If you’ve nipped into our guide on things to do in Doolin, you’ll have seen the mighty Doonagore Castle riding high in the list.
Although like many Irish castles, it looks like something knocked up with some CGI or Photoshop wizardry, Doonagore Castle is a very real bit of ancient Ireland.
In the guide below, you’ll discover the story behind the 16th century tower house and you’ll get an insight into the best way to see it if you’re visiting County Clare.
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About Doonagore Castle
The fairytale-like Doonagore Castle can be found in Doolin, a handy 3-minute drive from the colourful little Fisher Street, where it’s finely situated on a hill overlooking Doolin Point.
The castle is what’s known as a round tower house and it has a little courtyard that’s enclosed by a defensive wall.
Interestingly enough, the castle is used as a navigational point for the boats and ferries that are making their final bob into Doolin Pier.
Although the current castle, which was constructed from sandstone, is believed to date from the mid 16th century, there was a castle on this site (or very close by) as far back as 1300.
Like many of the many castles in Ireland, Doonagore passed through a number of hands over the years.
In its early days, the castle passed between two of the strongest clans in County Clare – the O’Brien’s and the O’Connor’s. In 1570, the castle was owned by a member of the O’Brien clan, named Sir Donald O’Brien.
12 years later, in 1582, it was granted to a member of the O’Connor clan. Not long after, in 1583, the tower house and its grounds were surrendered to the Crown and were granted to a lad named Turlough O’Brien from the village of Ennistymon.
A Shipwreck and Murder
Here’s where the story gets a little bit mad. In 1588, a ship from the Spanish Armada got into difficulty not far from the coast and crashed close to the castle.
170 of the ship’s crew managed to make their way out of the wreck. Sounds like a happy ending, right? Yea, well, all was going to plan until the High Sheriff of Clare arrived.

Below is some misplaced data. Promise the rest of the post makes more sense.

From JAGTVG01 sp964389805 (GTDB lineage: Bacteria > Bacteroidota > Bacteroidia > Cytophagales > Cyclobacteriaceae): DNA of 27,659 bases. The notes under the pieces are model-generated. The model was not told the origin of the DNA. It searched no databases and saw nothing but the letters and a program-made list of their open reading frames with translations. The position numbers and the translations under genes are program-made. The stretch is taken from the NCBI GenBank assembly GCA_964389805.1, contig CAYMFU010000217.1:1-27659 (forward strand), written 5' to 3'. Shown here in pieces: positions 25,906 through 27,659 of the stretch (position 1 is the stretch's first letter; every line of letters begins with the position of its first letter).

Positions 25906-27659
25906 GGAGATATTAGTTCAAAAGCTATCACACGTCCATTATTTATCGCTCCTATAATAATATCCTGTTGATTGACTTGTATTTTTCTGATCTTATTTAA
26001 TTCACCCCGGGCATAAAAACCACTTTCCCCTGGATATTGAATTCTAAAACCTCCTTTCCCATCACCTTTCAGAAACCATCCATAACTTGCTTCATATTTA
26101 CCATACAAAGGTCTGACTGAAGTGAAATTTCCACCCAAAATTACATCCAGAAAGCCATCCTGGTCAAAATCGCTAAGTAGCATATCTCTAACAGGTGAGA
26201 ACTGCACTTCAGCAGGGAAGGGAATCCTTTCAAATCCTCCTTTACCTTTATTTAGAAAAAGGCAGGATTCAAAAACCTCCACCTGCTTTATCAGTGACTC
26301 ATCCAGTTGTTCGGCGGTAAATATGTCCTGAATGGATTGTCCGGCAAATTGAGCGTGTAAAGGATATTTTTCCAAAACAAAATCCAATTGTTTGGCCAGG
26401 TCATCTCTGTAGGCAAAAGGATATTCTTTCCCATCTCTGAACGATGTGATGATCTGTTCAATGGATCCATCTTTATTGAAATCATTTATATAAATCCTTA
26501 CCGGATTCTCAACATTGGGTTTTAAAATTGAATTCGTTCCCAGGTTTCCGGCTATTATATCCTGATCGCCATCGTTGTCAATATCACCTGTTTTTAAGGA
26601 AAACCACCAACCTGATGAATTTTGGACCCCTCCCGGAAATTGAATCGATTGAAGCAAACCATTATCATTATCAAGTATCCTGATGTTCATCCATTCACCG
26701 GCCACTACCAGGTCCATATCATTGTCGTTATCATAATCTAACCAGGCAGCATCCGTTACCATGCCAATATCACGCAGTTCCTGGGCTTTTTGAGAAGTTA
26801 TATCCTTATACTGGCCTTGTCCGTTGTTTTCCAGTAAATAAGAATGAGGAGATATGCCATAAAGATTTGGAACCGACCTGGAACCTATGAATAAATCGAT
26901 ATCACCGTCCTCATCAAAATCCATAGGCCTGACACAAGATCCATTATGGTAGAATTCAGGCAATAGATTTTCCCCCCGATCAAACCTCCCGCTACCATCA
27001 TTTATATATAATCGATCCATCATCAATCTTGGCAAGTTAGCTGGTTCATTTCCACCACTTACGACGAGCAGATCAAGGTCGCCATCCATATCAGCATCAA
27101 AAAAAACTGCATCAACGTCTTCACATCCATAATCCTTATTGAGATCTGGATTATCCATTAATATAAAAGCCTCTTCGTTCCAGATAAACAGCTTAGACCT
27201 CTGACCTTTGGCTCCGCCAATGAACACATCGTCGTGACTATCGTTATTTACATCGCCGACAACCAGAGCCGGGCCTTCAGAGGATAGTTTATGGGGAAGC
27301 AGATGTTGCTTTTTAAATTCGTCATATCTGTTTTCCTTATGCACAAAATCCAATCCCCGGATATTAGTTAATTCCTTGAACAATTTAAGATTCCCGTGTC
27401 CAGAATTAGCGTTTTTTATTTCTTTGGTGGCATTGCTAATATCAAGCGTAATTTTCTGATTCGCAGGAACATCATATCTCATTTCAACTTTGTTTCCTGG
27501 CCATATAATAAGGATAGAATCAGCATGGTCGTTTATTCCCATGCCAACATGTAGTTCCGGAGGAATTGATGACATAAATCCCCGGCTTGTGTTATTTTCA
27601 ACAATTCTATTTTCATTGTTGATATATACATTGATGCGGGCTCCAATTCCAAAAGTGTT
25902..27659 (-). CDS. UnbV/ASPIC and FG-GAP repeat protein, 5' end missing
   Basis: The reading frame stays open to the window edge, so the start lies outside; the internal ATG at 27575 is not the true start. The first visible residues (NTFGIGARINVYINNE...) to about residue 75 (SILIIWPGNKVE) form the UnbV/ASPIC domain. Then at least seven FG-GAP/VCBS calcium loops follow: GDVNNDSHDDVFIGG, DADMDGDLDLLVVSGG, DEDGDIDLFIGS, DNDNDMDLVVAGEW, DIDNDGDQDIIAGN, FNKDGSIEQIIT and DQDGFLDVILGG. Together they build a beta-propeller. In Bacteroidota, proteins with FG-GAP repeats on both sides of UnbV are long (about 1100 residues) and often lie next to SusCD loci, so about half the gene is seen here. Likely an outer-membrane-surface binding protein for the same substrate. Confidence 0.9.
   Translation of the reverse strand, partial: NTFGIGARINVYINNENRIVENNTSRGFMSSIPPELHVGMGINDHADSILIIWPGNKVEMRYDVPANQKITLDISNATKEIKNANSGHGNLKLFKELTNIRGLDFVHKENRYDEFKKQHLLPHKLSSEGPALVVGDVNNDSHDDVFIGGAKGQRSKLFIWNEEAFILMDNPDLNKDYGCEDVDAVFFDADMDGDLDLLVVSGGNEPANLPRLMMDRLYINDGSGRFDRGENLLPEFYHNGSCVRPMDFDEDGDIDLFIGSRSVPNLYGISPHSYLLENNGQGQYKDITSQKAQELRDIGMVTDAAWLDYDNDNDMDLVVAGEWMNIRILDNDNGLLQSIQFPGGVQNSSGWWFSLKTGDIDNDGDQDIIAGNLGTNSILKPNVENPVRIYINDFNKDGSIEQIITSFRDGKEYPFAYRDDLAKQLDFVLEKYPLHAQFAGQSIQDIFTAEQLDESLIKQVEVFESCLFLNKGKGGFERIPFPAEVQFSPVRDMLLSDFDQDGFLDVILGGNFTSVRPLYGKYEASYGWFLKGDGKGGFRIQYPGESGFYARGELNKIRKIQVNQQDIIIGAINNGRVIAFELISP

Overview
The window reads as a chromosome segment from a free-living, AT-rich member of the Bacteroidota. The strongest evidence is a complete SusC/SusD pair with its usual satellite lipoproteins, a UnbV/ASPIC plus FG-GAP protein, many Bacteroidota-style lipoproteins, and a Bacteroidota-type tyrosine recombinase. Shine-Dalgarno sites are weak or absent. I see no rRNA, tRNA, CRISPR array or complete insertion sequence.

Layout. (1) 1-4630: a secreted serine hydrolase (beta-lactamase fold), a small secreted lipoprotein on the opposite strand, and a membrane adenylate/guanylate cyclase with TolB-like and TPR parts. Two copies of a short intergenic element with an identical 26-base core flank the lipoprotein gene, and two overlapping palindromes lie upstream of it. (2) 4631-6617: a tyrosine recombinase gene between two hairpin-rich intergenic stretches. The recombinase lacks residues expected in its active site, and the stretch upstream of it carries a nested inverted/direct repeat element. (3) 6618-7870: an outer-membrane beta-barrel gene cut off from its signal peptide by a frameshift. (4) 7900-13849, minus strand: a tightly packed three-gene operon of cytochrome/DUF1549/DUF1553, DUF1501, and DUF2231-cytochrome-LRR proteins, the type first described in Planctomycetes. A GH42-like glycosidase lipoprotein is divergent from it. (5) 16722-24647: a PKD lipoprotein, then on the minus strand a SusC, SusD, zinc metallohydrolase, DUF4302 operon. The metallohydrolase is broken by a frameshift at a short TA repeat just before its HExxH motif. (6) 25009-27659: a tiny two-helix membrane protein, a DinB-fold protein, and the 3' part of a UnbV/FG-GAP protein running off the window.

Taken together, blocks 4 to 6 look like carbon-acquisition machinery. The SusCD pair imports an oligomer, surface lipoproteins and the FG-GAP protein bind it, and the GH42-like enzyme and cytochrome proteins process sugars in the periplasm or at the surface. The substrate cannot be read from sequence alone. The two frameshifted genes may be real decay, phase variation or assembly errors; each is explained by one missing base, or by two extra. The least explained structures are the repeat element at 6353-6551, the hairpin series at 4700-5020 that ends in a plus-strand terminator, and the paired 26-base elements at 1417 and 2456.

ALL of the survivors are believed to have been hung at the castle or at a site nearby that’s known as ‘Cnocán an Crochaire’ (AKA Hangman’s Hill).
After the Irish Rebellion of 1641, Doonagore Castle was granted to a fella named John Sarsfield as a result of the Cromwellian settlement.
If you’re not familiar with this, the Cromwellian settlement was introduced after the rebellion. It included a number of penalties (death and the forfeit of land) against those that had taken part in the rebellion of 1641.
Many years later, in the 18th century, the castle was passed to a family called the ‘Gore’s’. The castle had fallen into disrepair at this point and the Gores went about repairing much of it.
By the mid-19th century, Doonagore Castle had yet again fallen into a state of disrepair. Then a private buyer named John C. Gorman (an Irish-American) swooped in and bought it.
The castle was restored to much of its former glory in the 1970s by an architect named Percy Leclerc. Fast-forward to 2020 and the castle is still owned by John C. Gorman’s family.
Visiting the Castle
Unfortunately, you can’t access Doonagore Castle or its grounds as it’s privately owned and no form of tours take place at any point during the year.
I’ve been up to Doonagore a good few times over the years. As it’s on a hill, you get a decent view of it as you approach, from afar.
If you’re visiting, find a quiet place to pull in OFF THE ROAD. You’ll be able to get a solid view of the castle along with a mighty view out over the surrounding County Clare countryside.
On a clear day, you’ll be able to spot boats approaching Doolin Pier along with the Aran Islands off in the distance. A visit to Doonagore is perfectly paired with a visit to the Cliffs of Moher and the Doolin Cave.
Enjoyed reading this? Check out our guide to the best castles in Ireland or have a nosey at more brilliant things to do in Doolin in County Clare.